JohnnySnelgrove's Travel Journals


What is the one place every traveler should visit?


  • 28 years old
  • From Washington, United States
  • Currently in Washington, United States

Firenze, Italy 2012

Living the life of an Italian journalist.

Avoiding a Fascist Relapse

Italy Palermo, Italy  |  Nov 18, 2012
Share |

Choose a Different Location

  • Tips:

    zoom in
    zoom out
    pan map upward
    pan map to the left
    pan map to the right
    pan map downward
    * drag the map to move around
    * click on the map where the city that you want to add is located
    * click on the icon to remove it
  • Longitude:

 When our lives take a dip and we’re forced to face a crisis, we scrounge for answers, a culprit, and a savior. The same pattern emerges after a breakup, after losing one’s faith, and after the death of a loved one. 

Uncomfortable restless night, 5:00am bus to Pisa, sleep, 7:00am plane to Trapini—I buckle my guitar in next to me—sleep, two hour bus to Palermo, sleep, try to stay awake but can’t, wake up to protest chants outside Palermo station, follow a crowd down the street, slip through the riot police roadblock, check into my dinky cheap hotel, sleep, sleep, sleep…  

I played catch-up and got over my sickness the first day in Sicily. Better to lose a day than to half-ass several. The first few hours set the tone for the rest of my stay in Palermo, though. Demonstrators took to the streets daily, and though they remained harmless and nonviolent, their numbers continued to multiply. The largest protest took place the day I planned to leave, and forced the train station to lock its gates.

From what I could gather, students constituted most of the crowd, but members of an organization called GESIP intermixed into the throng as well. GESIP seems to comprise mostly the unemployed and social-reformists. Their slogans lament the growing number of jobless families, and the most adamant members pitched tents outside the governor’s office.

As for the students, I couldn’t figure out the reason for their protesting. Honestly, I don’t think they even knew the reason for their protesting. When I asked a few, they provided vague answers such as: the government, debt, and money. I don’t doubt a language barrier hampered their replies, but even after I told them I understood Italian, they failed to provide any elaborate reasoning. I’m sure some students understood what was going on and had legitimate reasoning, but I think the bulk of them ran off youth, emotion, and camaraderie.

When our lives take a dip and we’re forced to face a crisis, we scrounge for answers, a culprit, and a savior. The same pattern emerges after a breakup, after losing one’s faith, and after the death of a loved one. In these dark times, people turn to whatever source of comfort steps forward first, whether it be Christianity, Scientology, Fascism, Buddhism, Nazism, or some other idealistic self-devised ism.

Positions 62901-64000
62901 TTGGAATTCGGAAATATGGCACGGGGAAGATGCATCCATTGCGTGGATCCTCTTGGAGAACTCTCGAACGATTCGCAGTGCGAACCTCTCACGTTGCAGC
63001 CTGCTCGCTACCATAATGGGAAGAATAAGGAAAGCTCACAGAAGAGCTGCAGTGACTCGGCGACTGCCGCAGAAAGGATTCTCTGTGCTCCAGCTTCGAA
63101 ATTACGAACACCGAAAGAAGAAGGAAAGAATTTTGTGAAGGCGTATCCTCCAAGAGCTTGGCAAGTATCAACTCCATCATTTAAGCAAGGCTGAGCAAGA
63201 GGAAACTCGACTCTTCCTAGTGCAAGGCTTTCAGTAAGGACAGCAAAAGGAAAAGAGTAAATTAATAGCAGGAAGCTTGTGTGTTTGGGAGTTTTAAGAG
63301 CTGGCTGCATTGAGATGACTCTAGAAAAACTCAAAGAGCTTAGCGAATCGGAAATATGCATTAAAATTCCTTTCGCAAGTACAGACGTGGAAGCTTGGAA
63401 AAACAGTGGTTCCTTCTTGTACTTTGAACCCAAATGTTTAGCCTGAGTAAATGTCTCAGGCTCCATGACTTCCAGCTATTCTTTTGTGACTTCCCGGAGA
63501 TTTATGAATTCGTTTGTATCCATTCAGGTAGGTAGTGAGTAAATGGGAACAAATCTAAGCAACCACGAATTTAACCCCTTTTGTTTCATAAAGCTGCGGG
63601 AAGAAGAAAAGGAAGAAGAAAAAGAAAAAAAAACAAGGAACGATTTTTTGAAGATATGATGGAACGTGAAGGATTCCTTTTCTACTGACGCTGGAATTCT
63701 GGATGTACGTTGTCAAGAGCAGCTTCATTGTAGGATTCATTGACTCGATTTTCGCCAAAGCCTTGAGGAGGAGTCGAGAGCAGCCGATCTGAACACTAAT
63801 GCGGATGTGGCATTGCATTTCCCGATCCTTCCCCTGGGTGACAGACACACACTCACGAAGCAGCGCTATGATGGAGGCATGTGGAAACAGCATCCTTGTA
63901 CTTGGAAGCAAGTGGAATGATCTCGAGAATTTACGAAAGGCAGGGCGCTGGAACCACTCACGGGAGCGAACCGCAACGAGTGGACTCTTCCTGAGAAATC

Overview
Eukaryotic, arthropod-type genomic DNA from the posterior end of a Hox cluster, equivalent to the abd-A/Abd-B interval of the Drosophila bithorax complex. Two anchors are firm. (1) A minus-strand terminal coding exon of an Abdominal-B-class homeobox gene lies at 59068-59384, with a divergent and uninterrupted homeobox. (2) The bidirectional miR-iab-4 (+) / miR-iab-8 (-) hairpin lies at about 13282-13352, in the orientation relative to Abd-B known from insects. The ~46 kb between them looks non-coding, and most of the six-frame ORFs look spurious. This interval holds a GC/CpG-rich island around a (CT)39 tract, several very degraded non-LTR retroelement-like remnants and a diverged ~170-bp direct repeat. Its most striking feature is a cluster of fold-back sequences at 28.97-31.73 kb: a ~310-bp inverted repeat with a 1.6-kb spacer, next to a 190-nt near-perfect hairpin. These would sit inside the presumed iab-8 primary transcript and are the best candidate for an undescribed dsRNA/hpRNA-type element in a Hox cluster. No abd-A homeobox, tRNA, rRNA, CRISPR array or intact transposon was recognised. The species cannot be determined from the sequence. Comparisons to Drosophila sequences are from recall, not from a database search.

We look for a scapegoat while remaining cavalier to the fact the the problem’s probably multifaceted. We blame the government, the president, or people unfamiliar to us, as the sole source of the problem. But problems are rarely that simple. Greece’s bankruptcy, for example, was a combination of crooked politicians, political loopholes, a socialized system without enough revenue to support it, and, quite simply, people skipping out on paying their taxes. When people started feeling the repercussions, they revolted. Nobody sat back and reflected on how many times they’d bribed the tax collector.

People are entering post-crisis panic the world over. We get stupid when we’re in this state (you’ve probably met one or two people with an embarrassing post-breakup tattoo, right? Case in point). Now nearly the entire world (except China) is beginning to wrestle with this cognitive dissonance, and people are turning towards scary sources of consolation. Please, people, keep your wits about you. The world is tender, and if we aren’t careful, we’ll be dealing with another round of crazy idealists akin to the Nazis and Fascists. The safety’s off and a finger’s on the trigger, so tread lightly.  

To avoid a complete idealogical relapse, I’ve put together a few simple rules I believe will help derail any unsettling and dangerous political movements:

1. If it seems too good to be true, it is. Remember that Hitler offered every German an affordable Volkswagen. Cars are expensive. It just doesn’t pan out.

2. Avoid preachers of volkisch ideas. Your race is irrelevant, and maybe your country is the “best damn country on earth”, but please don’t act on that belief. 

3. Follow the tenants of equality, logic, and self-reflection. People are people wherever you go. Question everything. Try to be more like Sherlock Holmes.

4. Try not to shoot anybody. It usually just ends up making things worse (unless they shot first, then by all means shoot back. Buddhist Monks are cool and all, but they’ll never get Tibet back by setting themselves on fire).

5. Above all else, think for yourself. If you find yourself agreeing with more than 90% of an ideology, you’re doing it wrong.

After spending three days amongst protesters in Palermo, I’m a bit more doubtful about the future of the developed world. Countries that are well off now may be facing difficult times in the near future. We’re feeling the initial effects, and people are rising up in opposition because it’s uncomfortable. There’s no easy solution, and I don’t know what I’m talking about, but I can comfortably say that people get crazy when they get scared. 

Report inappropriate journal entry

Shout-out Post a Shout-out

Loading Loading please wait...

Be the first to post on JohnnySnelgrove's travel page! If you are a member, log in to leave a shoutout.